Every winter I check in with myself. I reflect on how my life feels and what changes I want to make for next year so I could live a fulfilling and happy life. And every winter I keep reminding myself to find joy in the little moment. So here follows a winter bucket list full of ideas and ways to make the most of the season. Followed by suggestion on how to deal with the overwhelm that can come along with Christmas and the cold days of this season. As well as a few notes on winter festivals and traditions to take notice of and celebrate.
Winter bucket list ideas
Make your own Christmas wreath. Or simply make one in the midst of winter with seasonal foliage to bring a little bit of that natural magic into your home.
Take plenty of walks! (note to self: even when it’s dark, wet and cold. You always feel better once you make yourself get outside).
Make hot chocolate, bake christmas cookies and spend plenty of time snuggling under blankets & watching all your favourite Christmas movies.
Decorate your Christmas tree. If you don’t have one - join in and decorate one with family or friends.
Journal or take time for creative writing. That’s what those long & dark evenings are perfect for!
Step outside & notice what’s going on out in nature. It may seem quiet at first sight, but there’s always life happening around you.
Take plenty of hot bubble baths.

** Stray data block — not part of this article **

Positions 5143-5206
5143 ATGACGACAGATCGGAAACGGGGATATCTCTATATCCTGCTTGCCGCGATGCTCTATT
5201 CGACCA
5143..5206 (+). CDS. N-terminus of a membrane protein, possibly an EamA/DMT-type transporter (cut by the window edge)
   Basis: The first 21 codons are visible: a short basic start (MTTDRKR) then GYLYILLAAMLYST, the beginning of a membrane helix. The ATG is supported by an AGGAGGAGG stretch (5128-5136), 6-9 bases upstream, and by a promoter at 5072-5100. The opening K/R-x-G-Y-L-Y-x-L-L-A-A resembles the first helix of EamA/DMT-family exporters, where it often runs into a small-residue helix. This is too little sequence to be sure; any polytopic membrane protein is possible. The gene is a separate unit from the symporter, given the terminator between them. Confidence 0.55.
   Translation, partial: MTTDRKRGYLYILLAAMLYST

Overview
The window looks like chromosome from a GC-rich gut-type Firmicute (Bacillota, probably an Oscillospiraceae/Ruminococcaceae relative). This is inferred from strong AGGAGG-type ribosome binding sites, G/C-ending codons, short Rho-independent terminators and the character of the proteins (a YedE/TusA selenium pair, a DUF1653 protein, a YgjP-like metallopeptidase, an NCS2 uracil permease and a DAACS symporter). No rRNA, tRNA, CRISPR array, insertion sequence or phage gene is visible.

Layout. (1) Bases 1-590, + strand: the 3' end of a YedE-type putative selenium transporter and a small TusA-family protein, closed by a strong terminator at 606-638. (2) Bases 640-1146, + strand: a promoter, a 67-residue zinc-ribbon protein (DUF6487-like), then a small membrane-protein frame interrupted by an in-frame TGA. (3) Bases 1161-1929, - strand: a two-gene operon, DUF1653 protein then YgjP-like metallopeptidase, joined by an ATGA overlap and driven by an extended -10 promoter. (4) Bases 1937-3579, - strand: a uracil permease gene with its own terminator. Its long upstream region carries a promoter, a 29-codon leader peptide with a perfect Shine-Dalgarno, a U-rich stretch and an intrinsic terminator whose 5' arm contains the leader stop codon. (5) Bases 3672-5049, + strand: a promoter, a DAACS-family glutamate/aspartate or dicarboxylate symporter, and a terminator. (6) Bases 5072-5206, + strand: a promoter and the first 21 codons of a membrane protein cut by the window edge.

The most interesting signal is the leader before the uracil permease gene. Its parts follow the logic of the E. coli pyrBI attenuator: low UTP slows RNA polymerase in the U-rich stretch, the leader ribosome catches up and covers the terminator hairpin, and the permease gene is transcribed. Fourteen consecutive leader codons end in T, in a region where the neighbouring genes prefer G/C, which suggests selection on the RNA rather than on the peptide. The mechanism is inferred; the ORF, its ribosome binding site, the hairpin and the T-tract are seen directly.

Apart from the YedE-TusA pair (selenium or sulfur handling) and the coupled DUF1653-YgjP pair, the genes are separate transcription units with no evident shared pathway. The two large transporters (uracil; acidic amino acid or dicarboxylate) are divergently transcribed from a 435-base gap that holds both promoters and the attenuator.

Eat lots and lots of delicious home-cooked meals.
Draw or make (paper cut-outs, glitter & glue - get creative!) your own Christmas cards & send them to your family & friends.
Choose to shop in local & independent shops for your presents. The experience of shopping itself in this way is so much more enjoyable and festive than pushing through a busy shopping centre.
If you have your own business, take a whole day to do your yearly review and plan for 2019! It’s really good to take time to celebrate all that you have achieved this year and set some goals and dreams for the next.
As Christmas is a time of giving, family & forgiveness, find ways to resolve old family issues, help out strangers, volunteer your time to causes you believe in or simply share kindness, festive spirit and gratitude wherever you can.
Watch It’s a Wonderful Life, because there’s no movie that puts your life in perspective and makes you really appreciate all you’ve got as this one.